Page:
Wednesday, September 19, 2007

October 7: Blessed are the Peacemakers" Matthew 5:1-11

Here we go with community sermon writing. Climb on board. Each Wednesday we will have a new posting with the coming scripture lesson and some outlined idea. Please jump in and add your insights and examples where the gospel applies. Good illustrations are welcome!

How often have we heard someone who is dealing with bad news--job loss, death of a friend or spouse, a decision to take a new course in life---"I am at peace with it."
The statement usually means that one has accepted the situation and is no longer grieving the loss or fighting the situation they find themselves. It suggests that one is ready to move on to what is coming next in life.

What factors are required to be at peace?
1. Having a trust in God's unwavering presence and love. There is an old saying, "It's not what the future holds, but who holds the future." Individuals who have come to fully trust God and believe in god's love for them are able to get to a point where they can accept almost anything like brings because they know that God walks with them. You have to trust that God loves you and wants the best for you. If you believe in "God" but your image of god is one who is always punishing you for sins committed in the past (I find "nominal' American Catholics are big on this one) then peace is often more elusive.
2. Being at peace requires that you trust that whatever comes at you; "It will be okay."
You might say this is the same as trusting in god's unwavering presence and love. I think it has more to do with how you have been taught to face difficulty. This is more of a "track record" then a faith thing for me. My Father never worried and never paniced (I wish I could say the same) Early on my siblings and I always felt that with Dad around it will always work out OKAY. When my kids would get hurt or in trouble I always communicated to them " don't panic"--if you are still breathing we can and will take care of everything else.

I think you have to teach your children (and other close relationships) to work at being what we used to call a "Non anxious presence." Slow down. Survey the situation. Take care of immediate concerns. Pray. Get good counsel. Work your way through the problem. ...always trusting that it will be OKAY. You will survive to enjoy life again.
Some parents save their kids from having to work out their own problems and deal with the consequences of mistakes. It is hard to let them work things through when you can easily "fix things" for them. But remember---they will have to teach the next generation and they need to gain the confidence that will help them be at peace and be confident in their abilities.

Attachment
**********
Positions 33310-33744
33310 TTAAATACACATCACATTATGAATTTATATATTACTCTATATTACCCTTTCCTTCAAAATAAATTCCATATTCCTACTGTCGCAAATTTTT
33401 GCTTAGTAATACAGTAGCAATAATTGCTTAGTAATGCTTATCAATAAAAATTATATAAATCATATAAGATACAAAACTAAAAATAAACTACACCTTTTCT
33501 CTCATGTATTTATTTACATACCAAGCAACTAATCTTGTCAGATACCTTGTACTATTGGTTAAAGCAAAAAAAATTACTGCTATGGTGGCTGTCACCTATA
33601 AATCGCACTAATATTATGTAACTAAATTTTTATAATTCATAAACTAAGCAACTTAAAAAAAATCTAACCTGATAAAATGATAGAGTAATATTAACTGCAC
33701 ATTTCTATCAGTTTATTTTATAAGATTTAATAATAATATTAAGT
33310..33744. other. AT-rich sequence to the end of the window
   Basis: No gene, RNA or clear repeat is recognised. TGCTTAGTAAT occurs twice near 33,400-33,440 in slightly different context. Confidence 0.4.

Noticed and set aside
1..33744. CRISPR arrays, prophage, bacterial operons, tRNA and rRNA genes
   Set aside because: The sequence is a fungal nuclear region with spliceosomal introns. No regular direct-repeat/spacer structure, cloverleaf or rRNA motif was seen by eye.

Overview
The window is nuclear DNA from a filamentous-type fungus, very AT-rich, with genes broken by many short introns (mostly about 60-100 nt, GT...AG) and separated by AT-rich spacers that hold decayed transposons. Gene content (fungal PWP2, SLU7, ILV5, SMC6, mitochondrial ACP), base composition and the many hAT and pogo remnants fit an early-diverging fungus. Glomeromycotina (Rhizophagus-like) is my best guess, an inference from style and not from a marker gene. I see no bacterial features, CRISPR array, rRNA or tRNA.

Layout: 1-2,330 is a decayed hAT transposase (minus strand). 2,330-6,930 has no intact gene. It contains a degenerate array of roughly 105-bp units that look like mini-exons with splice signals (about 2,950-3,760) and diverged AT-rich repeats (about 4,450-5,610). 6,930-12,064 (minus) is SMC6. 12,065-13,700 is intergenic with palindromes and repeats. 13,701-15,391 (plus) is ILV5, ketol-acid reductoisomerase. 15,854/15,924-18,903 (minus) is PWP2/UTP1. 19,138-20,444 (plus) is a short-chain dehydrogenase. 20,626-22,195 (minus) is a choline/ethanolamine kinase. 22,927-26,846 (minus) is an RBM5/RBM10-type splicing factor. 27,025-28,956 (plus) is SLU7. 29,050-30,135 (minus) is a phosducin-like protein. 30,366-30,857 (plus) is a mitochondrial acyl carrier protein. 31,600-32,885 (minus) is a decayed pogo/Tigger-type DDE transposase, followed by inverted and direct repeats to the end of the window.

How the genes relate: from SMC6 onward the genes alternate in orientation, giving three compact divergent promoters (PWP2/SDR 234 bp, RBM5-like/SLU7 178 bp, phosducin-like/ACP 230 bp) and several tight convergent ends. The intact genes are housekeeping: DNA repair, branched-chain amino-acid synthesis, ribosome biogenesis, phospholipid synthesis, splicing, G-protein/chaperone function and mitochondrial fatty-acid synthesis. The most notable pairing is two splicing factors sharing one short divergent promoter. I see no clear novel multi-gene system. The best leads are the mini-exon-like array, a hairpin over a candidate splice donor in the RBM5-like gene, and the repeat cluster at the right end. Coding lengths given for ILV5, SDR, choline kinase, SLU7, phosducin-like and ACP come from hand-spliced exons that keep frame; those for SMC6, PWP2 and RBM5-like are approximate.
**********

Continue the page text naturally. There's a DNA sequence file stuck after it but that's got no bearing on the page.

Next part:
These are personal matters related to "being at peace."
But it is not peace that jesus is directing us but to be peacemakers. Being a peacemaker is a much harder and more dangerous calling then to "be at peace with a situation."
The cost of being a peacemaker is high. Those that opposed this war by suggesting containment of Saddam (like we contained the Soviet Union in the cold War) or who doubted the wisdom of going to war were shouted down. Twice amputated war veterans even lost congressional seats because they questioned the tax cuts that were crammed down Congress throats as part of the post 9-11 trauma.
Peacemakers are always few and quiet because the onslaught of pro-war fever and the desire to get revenege is so strong when patriotism is stirred up.

We see in Iraq how many courageous Sunni and Shia leaders , including many clerics, are killed by terrorists groups whenever they seek to co-operate with the new governments and the American peacekeepering troops. Praise god for their courage. They try to be Peacemakers and are paying a high price.

Peacemakers have to get the conflicting parties to talk with each other. If you have ever tried to mediate a divorcing couple fighting over property and custody of children you know this is a thankless job. Both parties try to "triangulate" you and draw you into supporting "their side" of the dispute.

Nelson Mendela did remarkable work with the "truth and Reconcilation" councils in South Africa. Nelson had spent over 20 years in prison as a political prisoner. He witnessed first hand the brutality of the white minority. He knew that the oppressors need to acknowledge their brutal acts and to face the victims and to hear their stories. This is courageous work for everyone involved. But the truth sets us free.

Too often we ask in prayers "God give us." In being a peacemaker we are instead asking "God change us." Change our hearts. Cleanse us from bitterness. Enable us to see the conflict and the underlying causes from an opposite perspective.

I will leave you with something Jospeh Campbell, the renown teacher on Religious Myth.
"The greatest teaching in Christianity is love your enemies." This is what being a peacemaker requires.

I look forward to your comments.
Be a peacemaker.
James Brassard